Random Thoughts On Iowa

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I think it’s safe to say that yesterday’s Iowa Corn 300 at Iowa Speedway did not go as planned. For a while, it looked as if Josef Newgarden was turning loose another beatdown of the field – just like he did in 2016. But on Lap 256, he was passed by James Hinchcliffe – who had been lurking in second place for most of the day. Once Hinchcliffe got passed, he opened up a five-second lead on Newgarden as The Mayor of Hinchtown was administering his own beatdown.

Hinchcliffe was seemingly coasting to victory, when Takuma Sato and Ed Carpenter made contact with six laps remaining. The result was a bit of debris in Turn Two, but a whole lot of questions being asked after the race ended under caution with James Hinchcliffe taking the checkered flag.

It seems that Race Control said that the pits would be open and they were headed to a restart (I refuse to use the term “green-white-checkered”). Because of this, Robert Wickens and Newgarden dove into the pits for fresh tires thinking they could slice through the field on new rubber on a restart. But as the white flag was waved with the yellow flag, the final lap was only a formality. Those that gambled on new tires threw away podium finishes in the process.

Was this race a snoozer? In the last fifty laps or so it wasn’t, but many fans were not impressed with Newgarden being so hooked up compared to the rest of the field. But one thing I noticed was that unlike Texas, cars were able to pass other cars without any problem. Sunday was just a day that you either hit the setup or you missed it. Hinchcliffe, Newgarden and a few others hit it. Those that didn’t were way off the pace and fighting all day just to stay on the lead lap.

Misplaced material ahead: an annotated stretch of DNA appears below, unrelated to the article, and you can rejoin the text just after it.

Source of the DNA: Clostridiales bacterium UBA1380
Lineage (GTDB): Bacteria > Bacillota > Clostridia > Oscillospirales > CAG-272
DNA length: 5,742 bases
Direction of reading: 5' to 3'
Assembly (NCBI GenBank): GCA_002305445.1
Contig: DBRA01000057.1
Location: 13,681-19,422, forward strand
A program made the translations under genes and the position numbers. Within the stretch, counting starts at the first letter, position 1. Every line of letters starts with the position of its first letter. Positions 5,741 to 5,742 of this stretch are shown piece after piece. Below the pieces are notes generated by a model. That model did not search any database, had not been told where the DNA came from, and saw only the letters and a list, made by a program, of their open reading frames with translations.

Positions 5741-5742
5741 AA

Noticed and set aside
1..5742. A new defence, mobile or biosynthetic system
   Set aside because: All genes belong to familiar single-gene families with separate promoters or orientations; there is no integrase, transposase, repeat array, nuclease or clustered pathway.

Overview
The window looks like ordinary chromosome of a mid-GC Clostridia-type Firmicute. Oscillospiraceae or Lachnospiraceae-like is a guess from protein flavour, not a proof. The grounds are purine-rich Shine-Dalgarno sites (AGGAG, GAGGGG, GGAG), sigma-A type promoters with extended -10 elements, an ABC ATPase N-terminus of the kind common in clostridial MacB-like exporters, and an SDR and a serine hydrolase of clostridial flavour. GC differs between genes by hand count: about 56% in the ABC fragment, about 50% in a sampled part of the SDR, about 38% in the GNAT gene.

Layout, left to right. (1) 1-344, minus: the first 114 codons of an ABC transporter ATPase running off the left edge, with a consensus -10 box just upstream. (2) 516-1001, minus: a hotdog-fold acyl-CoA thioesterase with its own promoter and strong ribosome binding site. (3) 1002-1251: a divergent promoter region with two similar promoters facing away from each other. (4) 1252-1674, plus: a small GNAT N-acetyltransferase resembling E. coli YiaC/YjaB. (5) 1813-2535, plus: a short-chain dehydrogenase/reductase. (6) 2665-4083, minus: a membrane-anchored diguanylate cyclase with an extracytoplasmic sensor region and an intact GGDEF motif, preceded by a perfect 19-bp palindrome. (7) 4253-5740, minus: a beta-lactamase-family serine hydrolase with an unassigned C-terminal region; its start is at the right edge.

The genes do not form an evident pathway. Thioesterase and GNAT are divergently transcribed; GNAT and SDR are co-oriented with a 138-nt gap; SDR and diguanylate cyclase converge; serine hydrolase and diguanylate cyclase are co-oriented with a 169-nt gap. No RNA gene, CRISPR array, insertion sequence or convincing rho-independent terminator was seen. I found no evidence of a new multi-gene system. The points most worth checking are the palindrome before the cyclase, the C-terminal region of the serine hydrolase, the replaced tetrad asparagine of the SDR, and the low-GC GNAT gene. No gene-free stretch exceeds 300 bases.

Not only was James Hinchcliffe a surprise winner on Sunday, but the top championship contenders all had rough days. Points leader Scott Dixon was pretty much an afterthought all day as he finished an unremarkable twelfth. Andretti Autosport teammates Alexander Rossi and Ryan Hunter-Reay entered the day tied for second in points. Rossi had a forgettable ninth-place finish, while Hunter-Reay had a disastrous day and finished nineteenth. Although Newgarden was justifiably frustrated over his fourth-place finish yesterday, he still took advantage to move up to second in points, thirty-three points behind Dixon.

In the end however, the day belonged to James Hinchcliffe. This was no fluky win. Hinchcliffe had the best car on the track yesterday and he showed it. Newgarden made the best with what he had, but his car’s performance fell off at the end of each stint. Hinchcliffe had the more consistent car throughout the day.